In 1948 Ham Green was a Fever Hospital and a Sanatorium with an extra 100 beds at Charterhouse-on-Mendip. Fifty of the beds at Charterhouse were of the chalet type and patients virtually lived out of doors at an elevation of nearly 1000ft. At that time these conditions were regarded as eminently suitable for the treatment of pulmonary tuberculosis. Although not quite as Spartan, the Sanatorium at Ham Green provided the rest, good food and fresh air considered correct for these patients. The waiting list time was about two years and a patient considered suitable for thoracoplasty usually had to wait about eighteen months for such surgery. Diphtheria had disappeared, scarlatina was waning in severity and was easily controlled by penicillin, the first of the annual poliomyelitis epidemics had occurred and the necessity for more artificial ventilators was obvious. The most important changes in 1948 were that we accepted cases from a much wider area than merely the City of Bristol and in some respects, as the largest fever hospital in the South Western Regional board area, we took on certain regional responsibilities. We were no longer bound to take only cases of notifiable infectious disease and thus, officially, we accepted, diagnosed and treated the whole field of disease with an infective content, in effect all that acute medicine offers and a proportion of chronic disease, too.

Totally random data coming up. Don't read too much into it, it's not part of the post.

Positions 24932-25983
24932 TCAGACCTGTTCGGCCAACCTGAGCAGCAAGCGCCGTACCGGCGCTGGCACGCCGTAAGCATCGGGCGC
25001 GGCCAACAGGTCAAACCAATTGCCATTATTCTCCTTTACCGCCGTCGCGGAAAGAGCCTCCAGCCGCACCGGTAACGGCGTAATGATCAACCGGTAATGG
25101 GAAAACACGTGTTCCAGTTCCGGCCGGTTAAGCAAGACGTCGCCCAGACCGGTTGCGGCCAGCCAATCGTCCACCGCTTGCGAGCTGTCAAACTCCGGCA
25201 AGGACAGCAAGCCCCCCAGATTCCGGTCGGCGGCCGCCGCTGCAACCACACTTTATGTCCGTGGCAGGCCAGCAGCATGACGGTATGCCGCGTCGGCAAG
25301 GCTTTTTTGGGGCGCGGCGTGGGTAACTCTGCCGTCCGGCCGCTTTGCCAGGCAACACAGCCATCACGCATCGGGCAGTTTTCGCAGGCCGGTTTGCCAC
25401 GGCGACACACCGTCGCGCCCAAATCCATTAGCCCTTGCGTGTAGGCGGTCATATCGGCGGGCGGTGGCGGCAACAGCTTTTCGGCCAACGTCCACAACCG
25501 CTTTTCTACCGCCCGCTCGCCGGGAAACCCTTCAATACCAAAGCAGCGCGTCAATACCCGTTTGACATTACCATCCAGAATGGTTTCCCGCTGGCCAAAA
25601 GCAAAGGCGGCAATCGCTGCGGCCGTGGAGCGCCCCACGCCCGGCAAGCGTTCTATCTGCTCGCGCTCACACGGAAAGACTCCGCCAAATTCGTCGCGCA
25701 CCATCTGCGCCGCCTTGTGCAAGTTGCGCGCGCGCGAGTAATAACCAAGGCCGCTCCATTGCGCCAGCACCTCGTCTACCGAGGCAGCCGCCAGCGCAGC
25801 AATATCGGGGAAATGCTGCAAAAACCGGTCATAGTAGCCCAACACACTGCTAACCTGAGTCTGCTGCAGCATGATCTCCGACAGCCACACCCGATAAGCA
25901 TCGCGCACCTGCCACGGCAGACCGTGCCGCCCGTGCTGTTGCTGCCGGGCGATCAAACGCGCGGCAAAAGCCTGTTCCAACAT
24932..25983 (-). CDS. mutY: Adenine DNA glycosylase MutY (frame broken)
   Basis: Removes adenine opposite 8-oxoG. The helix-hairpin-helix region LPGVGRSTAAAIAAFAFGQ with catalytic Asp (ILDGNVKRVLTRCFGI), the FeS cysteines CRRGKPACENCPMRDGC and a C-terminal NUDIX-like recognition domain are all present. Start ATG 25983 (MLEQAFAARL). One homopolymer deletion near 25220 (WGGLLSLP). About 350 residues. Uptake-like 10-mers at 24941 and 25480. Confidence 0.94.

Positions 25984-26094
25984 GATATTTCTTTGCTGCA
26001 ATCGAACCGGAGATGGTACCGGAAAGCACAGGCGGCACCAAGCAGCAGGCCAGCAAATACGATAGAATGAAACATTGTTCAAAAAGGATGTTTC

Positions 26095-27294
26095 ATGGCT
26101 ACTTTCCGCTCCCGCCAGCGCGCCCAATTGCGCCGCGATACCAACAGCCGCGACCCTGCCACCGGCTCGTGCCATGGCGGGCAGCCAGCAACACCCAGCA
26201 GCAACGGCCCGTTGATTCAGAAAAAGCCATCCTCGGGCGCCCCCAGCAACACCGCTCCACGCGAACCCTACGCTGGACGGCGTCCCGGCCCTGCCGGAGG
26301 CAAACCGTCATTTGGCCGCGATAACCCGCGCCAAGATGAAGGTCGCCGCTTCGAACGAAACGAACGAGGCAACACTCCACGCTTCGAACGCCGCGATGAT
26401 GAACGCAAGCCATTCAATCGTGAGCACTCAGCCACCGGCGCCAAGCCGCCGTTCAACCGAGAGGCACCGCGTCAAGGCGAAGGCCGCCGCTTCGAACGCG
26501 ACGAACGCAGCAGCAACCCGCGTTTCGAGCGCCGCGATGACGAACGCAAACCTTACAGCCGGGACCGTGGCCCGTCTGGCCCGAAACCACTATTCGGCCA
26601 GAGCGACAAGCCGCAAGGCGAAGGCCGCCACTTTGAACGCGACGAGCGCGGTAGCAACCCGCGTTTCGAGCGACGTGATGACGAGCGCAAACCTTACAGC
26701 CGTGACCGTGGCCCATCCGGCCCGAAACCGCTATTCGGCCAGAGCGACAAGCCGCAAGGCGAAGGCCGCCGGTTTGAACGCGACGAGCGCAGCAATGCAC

Affairs remained thus until 1950 when the first diversification of the hospital came with the appointment of consultant chest physicians to care for the sanatorium patients. Since then the flood tide of useful antibiotics and preventive antigens continued so that tuberculosis has ebbed away to feature low in the list of differential diagnosis which every medical student knows. It astonishes me to remember that in 1948 there were 500 beds available for pulmonary phthisis occurring in Bristol; the waiting list was a disgrace; the problem was part of a national disaster. Now, a score of years later, there are fewer than 20 cases of pulmonary tuberculosis in hospital and that from a population more than twice the size of the City of Bristol. The efficacy of the new treatments brought problems. I continued as before to admit cases of tuberculosis meningitis. Prior to 1947 all died within a very few weeks. New therapy, especially the advent of isotinic acid hydrate in 1951, transformed the prognosis so that our death rate in this disease is now about 10%. But in the 1950s we accumulated 47 cases being treated simultaneously, a heavy load since the treatment lasts about nine months in hospital and two years supervision altogether. (For a most interesting account from a patient's point of view, click here). Since then the meningitis complication of tuberculosis has diminished to vanishing point. We have not seen a child with this disease for many years and the possible diagnosis is so easily forgotten that our most fruitful source of the few cases we now see is the neurosurgical department of Frenchay Hospital.